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SECRET THINGS (CHOSES SECRETES) (director/writer: Jean-Claude Brisseau; cinematographer: Wilfred Sempe; editor: Maria Luisa Garcia; music: Julien Civange; cast: Coralie Revel (Nathalie), Sabrina Seyvecou (Sandrine), Roger Mirmont (Delacroix), Fabrice Deville (Christophe), Blandine Bury (Charlotte), Olivier Soler (Cadene), Viviane Théophildès (Mme. Mercier); Runtime: 112; MPAA Rating: NR; producer: Jean-Claude Brisseau/Jean-Francois Geneix; First Run Features; 2002-France-in French with English subtitles)
“I wouldn’t entirely dismiss it, but I would be reluctant to say I found too much about it that warmed my heart and appeased my soul.”

Reviewed by Dennis Schwartz

A feminine version of Neil LaBute’s In the Company of Men about hustling your way to the top in the workplace. French writer-director Jean-Claude Brisseau’s (“Noce Blanche”) personal obsession film is a forceful but utterly preposterous erotic fable that misses the mark as an arthouse film but succeeds, I think, as one of beguiling softcore-porn lesbian melodrama, thanks to the wonderful performances by the two erotic actresses who surprisingly for a film like this can also act. Brisseau is a protégé of Eric Rohmer, who despite this film’s kinkiness and decadence aims to make it in its more subtle moments (few and far between) a morality tale revolving around class struggle and fear of never expressing one’s true desires. It’s a well crafted film with a certain amount of intelligence and witty dialogue, but gets submerged in so many other tawdry similar soap opera tales and an overbaked attempt to say something meaningful by saying something ridiculous. Unfortunately the risible story line leads the viewer on in an exploitative manner befitting such a bizarre and trashy concept, until it settles in as a film that has enough of the societal unacceptable and perverse in a relationship to possibly satisfy even the most jaded libertine hedonist with incest, lesbian romance, a ménage à trois in the workplace, a manipulative adultery between a man and a woman, a Devil-inspired orgy and finally a murder.

It’s a story about two young chicks with hot bods, the naive Sandrine (Sabrina Seyvecou) and the worldly (Coralie Revel), who get bounced by the pig owner of the strip club for not prostituting themselves for his customers in addition to their regular jobs–Nathalie is the featured naked erotic dancer who gets off when the customers get overexcited while ogling her and Sandrine the barmaid, who looks up to the nihilist philosophizing dancer as a role-model. Sandrine moves into Nathalie’s pad after they tell each other that they’re not lesbos. Nathalie takes on the role of mentor–teaching her apt pupil how to masturbate and get off, be an exhibitionist who digs the attention as a form of sexual stimulation, fend off men who want a quick bang and how to make suitors want her so much they go crazy as she fakes loving them and when they fall in love how to break their heart by rejecting them for another woman. The bitchy soulmates become passionate lovers and soon extend their private dare games out in the public (they masturbate in the station of the Metro), and then set out to prove that they can use their sexual powers to climb the corporate ladder. They both dress up as yuppie professionals and get secretarial jobs in the same established financial firm with the purpose of getting those in power to fall so much in love with them that they lose their inhibitions and then they will exert power over them by reversing the way men usually use women in the workplace.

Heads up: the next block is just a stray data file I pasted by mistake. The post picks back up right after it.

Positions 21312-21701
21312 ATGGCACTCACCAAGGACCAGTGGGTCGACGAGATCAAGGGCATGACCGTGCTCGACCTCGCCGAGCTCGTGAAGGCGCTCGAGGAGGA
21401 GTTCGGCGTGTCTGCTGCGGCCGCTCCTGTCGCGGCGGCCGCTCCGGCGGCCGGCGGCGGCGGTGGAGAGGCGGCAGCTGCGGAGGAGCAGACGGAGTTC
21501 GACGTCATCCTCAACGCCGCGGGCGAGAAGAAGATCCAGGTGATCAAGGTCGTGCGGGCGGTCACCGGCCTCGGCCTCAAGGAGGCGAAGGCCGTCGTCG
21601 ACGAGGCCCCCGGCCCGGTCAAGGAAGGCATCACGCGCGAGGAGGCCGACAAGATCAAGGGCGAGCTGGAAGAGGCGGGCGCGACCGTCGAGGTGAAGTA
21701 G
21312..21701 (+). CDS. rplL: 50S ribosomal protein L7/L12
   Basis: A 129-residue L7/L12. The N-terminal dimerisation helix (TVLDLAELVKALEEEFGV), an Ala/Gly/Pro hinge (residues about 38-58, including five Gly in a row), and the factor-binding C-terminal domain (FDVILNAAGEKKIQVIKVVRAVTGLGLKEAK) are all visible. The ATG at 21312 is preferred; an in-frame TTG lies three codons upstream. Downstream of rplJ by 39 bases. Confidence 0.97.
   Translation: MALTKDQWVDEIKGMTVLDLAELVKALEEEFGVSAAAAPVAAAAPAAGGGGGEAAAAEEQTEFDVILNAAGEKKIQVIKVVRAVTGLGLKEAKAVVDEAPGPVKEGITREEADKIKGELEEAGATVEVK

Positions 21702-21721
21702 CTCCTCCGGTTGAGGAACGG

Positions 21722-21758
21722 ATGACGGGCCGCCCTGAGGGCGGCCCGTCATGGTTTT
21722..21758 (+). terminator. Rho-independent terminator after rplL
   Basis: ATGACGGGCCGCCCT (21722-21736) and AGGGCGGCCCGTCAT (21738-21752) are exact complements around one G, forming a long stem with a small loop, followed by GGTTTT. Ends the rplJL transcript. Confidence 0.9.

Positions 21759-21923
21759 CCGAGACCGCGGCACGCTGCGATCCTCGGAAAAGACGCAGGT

Sandrine sets her sights on the workaholic 49-year-old happily married man with two teenage children who never cheated on his wife, the mild mannered CEO Delacroix (Roger Mirmont). He’s the trusted second in command to the firm’s elderly dying founder, Monsieur Barnay, who proves to be an easy and pitiful mark as she quickly rises to become his personal secretary and lover. Nathalie entertains the top boy, the firm’s handsome bad boy and emotionally cold and dangerously manipulative General Director Christophe Barnay (Fabrice Deville), the spoiled hedonist son of the bank founder who will inherit the whole works when his dad dies. He has a younger sister, Charlotte (Blandine Bury), who he treats as his lover. Christophe has a history of scoring many women and then cruelly dumping them, even driving two of them to commit suicide by setting fire to themselves in his presence. But things don’t go as Nathalie plans, as she disobeys her rule book on romance and falls in love with the Machiavellian Christophe. When Christophe proves too much for Nathalie, the mousy Sandrine will take over the challenge of the game and transform herself into a daring femme fatale. But because of her real passionate love for Christophe (disobeying what she learned from her mentor) the film will build to a truly bitter unromantic off-the-wall ending that makes it hard for me to believe that anyone can take it seriously, including the filmmaker. I wouldn’t entirely dismiss it, but I would be reluctant to say I found too much about it that warmed my heart and appeased my soul.

This titillating erotic fantasy film was named Film of the Year by the reputable Cahiers du Cinema, proving that sex sells even to hardened critics, especially, when the performers can get you hot.

REVIEWED ON 12/1/2004 GRADE: C +

Dennis Schwartz: “Ozus’ World Movie Reviews”